Giovanni Bellini: Madonna and Child with Female Saints

* Joannides, Paul: Titian to 1518, Yale, 2001.
** Hope, Charles: Titian, NY, 1980.
*** Titian, catalogue edited by David Jaffe, London, 2003.
# Brown, David Alan, and Ferino-Pagden, Sylvia, Bellini, Giorgione, Titian, and the Renaissance of Venetian Painting, Washington, 2006.
## Impelluso, Lucia: Nature and Its Symbols, translated by Stephen Sartarelli, Los Angeles, 2003.

Friday, March 2, 2012

Mary Magdalen

On March 9, 2012 I will present my interpretation of Titian's "Sacred and Profane Love" as "the Conversion of Mary Magdalen" at the annual meeting of the South Central Renaissance Society to be held this year in New Orleans.

Meanwhile, I thought to put up a few images here interspersed with commentary from Anna Jameson's chapter on Mary Magdalen in her "Sacred and Legendary Art." All citations are from v. 1 of the 1895 edition.***

Next to the Madonna, Mary Magdalen was the most popular female saint of the Middle Ages and Renaissance. Around 1495 Giovanni Bellini's depicted her with the legendary Catherine of Alexandria, alongside the Madonna and Child. She stands to the right and her beautiful flowing red hair is enough to identfy her.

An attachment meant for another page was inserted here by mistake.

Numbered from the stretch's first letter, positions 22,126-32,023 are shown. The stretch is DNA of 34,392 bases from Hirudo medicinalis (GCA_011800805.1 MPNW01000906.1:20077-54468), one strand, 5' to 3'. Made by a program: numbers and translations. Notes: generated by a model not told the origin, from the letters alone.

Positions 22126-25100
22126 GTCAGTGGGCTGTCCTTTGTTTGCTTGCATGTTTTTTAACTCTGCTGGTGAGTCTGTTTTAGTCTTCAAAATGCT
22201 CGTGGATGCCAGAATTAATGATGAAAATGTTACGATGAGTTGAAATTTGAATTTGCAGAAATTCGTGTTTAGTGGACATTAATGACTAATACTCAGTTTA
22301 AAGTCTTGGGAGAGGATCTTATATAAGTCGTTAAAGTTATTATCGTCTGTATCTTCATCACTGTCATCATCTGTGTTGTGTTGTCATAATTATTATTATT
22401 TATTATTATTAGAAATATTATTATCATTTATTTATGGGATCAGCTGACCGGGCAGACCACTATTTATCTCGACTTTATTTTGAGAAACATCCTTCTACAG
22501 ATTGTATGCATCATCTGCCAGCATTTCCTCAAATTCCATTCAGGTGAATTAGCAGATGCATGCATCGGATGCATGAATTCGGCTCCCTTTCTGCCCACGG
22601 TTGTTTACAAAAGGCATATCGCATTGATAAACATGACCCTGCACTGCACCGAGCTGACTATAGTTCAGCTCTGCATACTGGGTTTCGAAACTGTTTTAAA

Mrs. Jameson believed that many of the attempts to depict the famous sinner/ saint were not so successful.

"As a subject for painting, it is rich in picturesque capabilities. It combines all that can inspire with all they can chasten the fancy; yet, when we review what has been done, how inadequate the result!....Where the penitent prevails, the saint appears degraded; where the wasted, unclad form is seen attenuated by vigils and exposed in haggard unseemliness, it is a violation of that first great rule of Art which forbids the repulsive and the painful.... On the other hand, where sensual beauty has obviously been the paramount home and idea in the artist's work, defeating its holiest purpose and perverting its high significance, the violation on the moral sentiment is yet more revolting. This is especially the fault of the later painters, more particularly of the schools of Venice and Bologna..." (341)

Below find her descriptions of different types of representation.


"When exhibited to us as the patron saint of repentant sinners, Mary Magdalene is sometimes a thin wasted figure, with long disheveled hair of a pale golden hue falling over her shoulders almost to the ground;...  But not seldom the sole drapery is her long redundant hair." (348)